Weekend Roundup

Five hikers were wounded when a mine exploded near Mount Avital in the Golan Heights.

Richard S. Hess has written an essay on the “Names in Genesis 11” at The Bible and Interpretation.

Professor Donald Wiseman passed away this week.

You can see and read more about the 1st century boat found at the Sea of Galilee at the new website entitled the “Jesus Boat Museum.”  I can’t say I like the name they’ve chosen for marketing purposes, but they have some good photographs and explanations about an important archaeological discovery.

The Biblical Learning Blog has a post about “25 Open Courseware Classes about Early Christianity.”  The title is a bit misleading, but you may find some subjects of interest here, including a Notre Dame course on Ancient Rome, a MIT course on Ancient Greece, or a Boise State course on the Crusades.


One thought on “Weekend Roundup

  1. The new web-site for the "Jesus Boat" is interesting indeed, from a number of angles. Under "About Us" it says:

    "Jesus Boat, Inc. is owned and managed by the Kossonogi family and Don Stillman, and they maintain exclusive global marketing rights to the Jesus Boat, without any connection to the jesusboat.com site."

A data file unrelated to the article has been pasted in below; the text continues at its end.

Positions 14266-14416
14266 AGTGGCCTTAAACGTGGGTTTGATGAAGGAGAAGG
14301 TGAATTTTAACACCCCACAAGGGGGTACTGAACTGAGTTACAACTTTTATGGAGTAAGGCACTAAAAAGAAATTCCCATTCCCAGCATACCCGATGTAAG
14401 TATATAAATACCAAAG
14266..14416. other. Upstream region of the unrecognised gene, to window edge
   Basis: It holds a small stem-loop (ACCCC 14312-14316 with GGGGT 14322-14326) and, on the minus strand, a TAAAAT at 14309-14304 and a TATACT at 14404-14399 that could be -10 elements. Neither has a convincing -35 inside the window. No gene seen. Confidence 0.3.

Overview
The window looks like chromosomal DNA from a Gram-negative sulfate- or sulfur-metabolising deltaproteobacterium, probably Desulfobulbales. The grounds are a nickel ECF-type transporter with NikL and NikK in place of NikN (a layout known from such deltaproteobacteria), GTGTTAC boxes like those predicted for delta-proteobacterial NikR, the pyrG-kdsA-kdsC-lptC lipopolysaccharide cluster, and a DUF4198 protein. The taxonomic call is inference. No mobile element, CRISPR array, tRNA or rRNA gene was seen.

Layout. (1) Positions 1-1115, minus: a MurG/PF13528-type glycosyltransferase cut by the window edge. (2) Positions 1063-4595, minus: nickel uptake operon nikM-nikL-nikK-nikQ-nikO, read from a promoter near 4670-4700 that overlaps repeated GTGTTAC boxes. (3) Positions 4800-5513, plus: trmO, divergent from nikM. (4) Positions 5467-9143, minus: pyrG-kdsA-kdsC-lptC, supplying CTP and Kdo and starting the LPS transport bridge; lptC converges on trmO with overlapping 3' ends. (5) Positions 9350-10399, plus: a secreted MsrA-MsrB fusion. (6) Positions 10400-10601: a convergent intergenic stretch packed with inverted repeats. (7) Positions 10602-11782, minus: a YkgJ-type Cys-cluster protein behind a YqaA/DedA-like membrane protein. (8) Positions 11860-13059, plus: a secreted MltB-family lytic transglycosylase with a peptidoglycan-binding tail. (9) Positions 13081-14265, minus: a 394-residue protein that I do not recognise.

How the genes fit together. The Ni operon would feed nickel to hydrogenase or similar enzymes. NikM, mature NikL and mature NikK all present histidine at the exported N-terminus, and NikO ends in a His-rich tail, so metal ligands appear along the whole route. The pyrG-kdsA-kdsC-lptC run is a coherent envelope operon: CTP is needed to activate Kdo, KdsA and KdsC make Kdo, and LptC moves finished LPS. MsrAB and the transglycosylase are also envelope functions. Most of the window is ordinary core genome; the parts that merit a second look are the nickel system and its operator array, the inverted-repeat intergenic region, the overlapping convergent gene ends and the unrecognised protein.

Sounds to me like a bit of a turf war going on… For some reason, I can't access that "other" site at the moment, which I think is essentially an on-line mall for Jewish-Christian souvenier items, from the people who run the big store on-site at Ginnosar (or did, anyway).

    Then, under the "Foundation" link is this information:

    "The many improvements to the Jesus Boat experience under development include:
    *Finishing construction of the Museum’s 900 seat indoor theater production of dramatic multimedia shows recreating key events of Jesus’ ministry in Galilee.
    *Creation of a state-of-the-art global TV broadcast center for “Live from the Galilee” events.
    *A totally redesigned Jesus Boat exhibit to dramatically introduce the boat to visitors.
    *Large U.S.-to-Galilee region tour bus excursions keyed toward visiting the Yigal Allon Museum."

    Oddly enough, if someone wanted to actually VISIT the boat, the information – opening times, prices, etc. – is simply not there! What gives?

    Anyway, to me it all sounds pretty glitzy and top-heavy on marketing. I hope the wonder of the ancient boat itself doesn't get lost in the shuffle…


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